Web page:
In this article you will learn about:
- What a downward modification of support is, and why it occurs.
- Under what circumstances child support can be modified.
What Exactly Is A Downward Modification Of Support?
A downward modification of support is a request that the amount of child support is reduced in some way as a result of various factors. This can happen if one parent’s income has gone up or down, or if the original support order changes due to the circumstances within the family. For instance, if there were three children on the support order, and one of them was emancipated, the order would need to be recalculated based on the new set of conditions.
So, there could be a variety of reasons why somebody wants the support order to go down. Another common reason for a downward modification of support is if one parent or the other loses their job. Usually, in this case, the non-custodial parent would lose their job and may want support adjusted accordingly. These are the most common types of downward modifications that our firm deals with.
What Are Legitimate Reasons For The Inability To Pay Support At The Current Level Ordered By The Courts In New York?
This depends on whether somebody had a divorce settlement agreement or not. If the couple had a divorce settlement agreement done, then the attorney would need to determine when the settlement was executed, and what was agreed upon for child support. In 2010, New York state law modified the law such that any agreements executed after 2010 would now be subject to the statutory modification standards (see below). This means any modifications to the support awarded by the court must be proven by a substantial change in circumstances, and this must be in accordance with the state’s regulations. However, agreements done before 2010 remain bound to the previous legislation known as “unanticipated change of circumstances.” This requires that something unforeseen must have happened that caused the person to have a reduction of income.
Although many people claim they lost their job due to unanticipated circumstances, there must be facts which support the claim. This can include an extended duration of employment and stability of the job itself. However, if the person had frequent career changes and was in a relatively new position at the time of the agreement, then it’s harden to prove the loss of job was “unanticipated.” Above all, an attorney must determine what the divorce settlement agreement was and what was settled on regarding the ability to modify support.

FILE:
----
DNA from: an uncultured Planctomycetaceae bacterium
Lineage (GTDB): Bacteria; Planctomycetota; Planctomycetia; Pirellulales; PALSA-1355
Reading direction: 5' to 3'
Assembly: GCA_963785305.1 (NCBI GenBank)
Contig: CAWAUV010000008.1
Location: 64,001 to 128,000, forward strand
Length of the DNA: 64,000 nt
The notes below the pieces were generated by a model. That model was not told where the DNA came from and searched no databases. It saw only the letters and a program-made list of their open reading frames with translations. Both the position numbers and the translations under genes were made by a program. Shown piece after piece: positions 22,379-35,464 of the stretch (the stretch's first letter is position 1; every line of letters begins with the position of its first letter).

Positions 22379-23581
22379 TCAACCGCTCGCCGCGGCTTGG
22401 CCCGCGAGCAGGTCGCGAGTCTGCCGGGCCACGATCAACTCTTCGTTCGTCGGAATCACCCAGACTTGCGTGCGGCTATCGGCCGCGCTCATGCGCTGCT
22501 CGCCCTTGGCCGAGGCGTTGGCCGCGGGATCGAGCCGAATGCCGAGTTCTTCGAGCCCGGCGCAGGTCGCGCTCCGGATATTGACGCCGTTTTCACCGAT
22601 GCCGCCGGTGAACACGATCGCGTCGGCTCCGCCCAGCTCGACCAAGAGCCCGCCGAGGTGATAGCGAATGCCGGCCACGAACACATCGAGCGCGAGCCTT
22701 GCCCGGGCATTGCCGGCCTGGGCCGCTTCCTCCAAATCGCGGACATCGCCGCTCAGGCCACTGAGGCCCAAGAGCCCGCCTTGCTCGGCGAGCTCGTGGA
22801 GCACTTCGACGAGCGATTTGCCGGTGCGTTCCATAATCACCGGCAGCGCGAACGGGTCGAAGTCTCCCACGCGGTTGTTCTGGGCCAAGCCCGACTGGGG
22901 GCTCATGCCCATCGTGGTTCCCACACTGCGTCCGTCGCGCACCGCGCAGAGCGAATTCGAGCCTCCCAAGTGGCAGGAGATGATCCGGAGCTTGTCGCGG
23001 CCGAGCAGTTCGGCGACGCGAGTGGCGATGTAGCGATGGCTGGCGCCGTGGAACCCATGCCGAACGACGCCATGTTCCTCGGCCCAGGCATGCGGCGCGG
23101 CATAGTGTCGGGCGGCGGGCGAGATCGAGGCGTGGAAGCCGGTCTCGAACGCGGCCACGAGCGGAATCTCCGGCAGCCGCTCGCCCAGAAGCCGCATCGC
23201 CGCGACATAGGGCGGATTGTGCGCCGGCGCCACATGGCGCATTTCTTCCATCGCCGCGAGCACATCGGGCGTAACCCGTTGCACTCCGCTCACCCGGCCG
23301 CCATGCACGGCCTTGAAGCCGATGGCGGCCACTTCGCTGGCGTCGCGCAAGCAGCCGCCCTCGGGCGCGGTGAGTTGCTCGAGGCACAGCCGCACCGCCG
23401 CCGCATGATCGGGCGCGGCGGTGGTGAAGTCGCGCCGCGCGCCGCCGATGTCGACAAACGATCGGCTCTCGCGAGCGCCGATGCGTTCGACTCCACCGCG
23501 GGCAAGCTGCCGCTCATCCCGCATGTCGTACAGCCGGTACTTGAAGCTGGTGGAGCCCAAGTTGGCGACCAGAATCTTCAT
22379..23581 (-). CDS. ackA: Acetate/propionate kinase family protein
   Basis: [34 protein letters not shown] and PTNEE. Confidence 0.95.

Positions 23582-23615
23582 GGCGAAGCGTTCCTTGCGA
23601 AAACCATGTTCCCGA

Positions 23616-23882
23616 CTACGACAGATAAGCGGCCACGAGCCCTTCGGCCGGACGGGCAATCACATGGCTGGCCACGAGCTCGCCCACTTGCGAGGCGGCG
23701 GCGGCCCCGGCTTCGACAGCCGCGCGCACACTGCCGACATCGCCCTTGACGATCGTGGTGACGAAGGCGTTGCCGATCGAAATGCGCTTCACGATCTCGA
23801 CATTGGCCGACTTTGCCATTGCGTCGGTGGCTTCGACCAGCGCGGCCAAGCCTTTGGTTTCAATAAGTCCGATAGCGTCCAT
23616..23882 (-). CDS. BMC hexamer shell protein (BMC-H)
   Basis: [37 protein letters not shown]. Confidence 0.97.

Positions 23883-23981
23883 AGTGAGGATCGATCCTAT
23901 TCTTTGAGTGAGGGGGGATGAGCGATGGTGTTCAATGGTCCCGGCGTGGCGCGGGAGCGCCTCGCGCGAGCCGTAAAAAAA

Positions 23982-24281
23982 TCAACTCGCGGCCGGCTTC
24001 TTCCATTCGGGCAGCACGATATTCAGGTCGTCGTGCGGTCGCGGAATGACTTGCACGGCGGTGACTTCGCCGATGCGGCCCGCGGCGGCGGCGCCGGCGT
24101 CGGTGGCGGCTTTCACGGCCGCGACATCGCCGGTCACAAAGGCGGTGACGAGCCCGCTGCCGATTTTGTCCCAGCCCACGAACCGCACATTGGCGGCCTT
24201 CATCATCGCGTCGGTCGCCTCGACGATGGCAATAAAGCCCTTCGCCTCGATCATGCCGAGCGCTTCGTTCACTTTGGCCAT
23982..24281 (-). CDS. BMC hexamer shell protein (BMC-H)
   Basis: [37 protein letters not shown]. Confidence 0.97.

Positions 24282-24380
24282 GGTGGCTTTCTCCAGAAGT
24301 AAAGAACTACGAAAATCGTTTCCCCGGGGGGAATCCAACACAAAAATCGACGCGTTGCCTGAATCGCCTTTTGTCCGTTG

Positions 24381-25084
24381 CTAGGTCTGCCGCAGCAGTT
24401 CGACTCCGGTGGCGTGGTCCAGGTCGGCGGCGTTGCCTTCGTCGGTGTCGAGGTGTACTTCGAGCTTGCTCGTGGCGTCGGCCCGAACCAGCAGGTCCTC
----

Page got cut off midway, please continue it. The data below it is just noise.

As of 2010, child support can be modified under one of the three circumstances:
- There has been a substantial change of affairs.
- There has been a 15% difference in income since the support order was last set or adjusted.
- Three years has passed since the original order was set or last modified.
This is now the statutory basis to modify support in New York – unless the parties have executed a divorce settlement agreement “opting out” of the statutory basis to modify. If an individual satisfies one of these three requirements to change support, it does not necessarily mean the Judge will ultimately change the support order. This is a foundational requirement, but there must be other factors which are considered when applying for a downward modification of support. Once the parent satisfies one of these three grounds to modify support, their support case is reopened, and the court must calculate a new support order based on the statutory and case-law standards.
For more information on Downward Modification of Support In NY, an initial consultation is your next best step. Get the information and legal answers you are seeking by calling (347) 797-1188 | (914) 362-3080 today.
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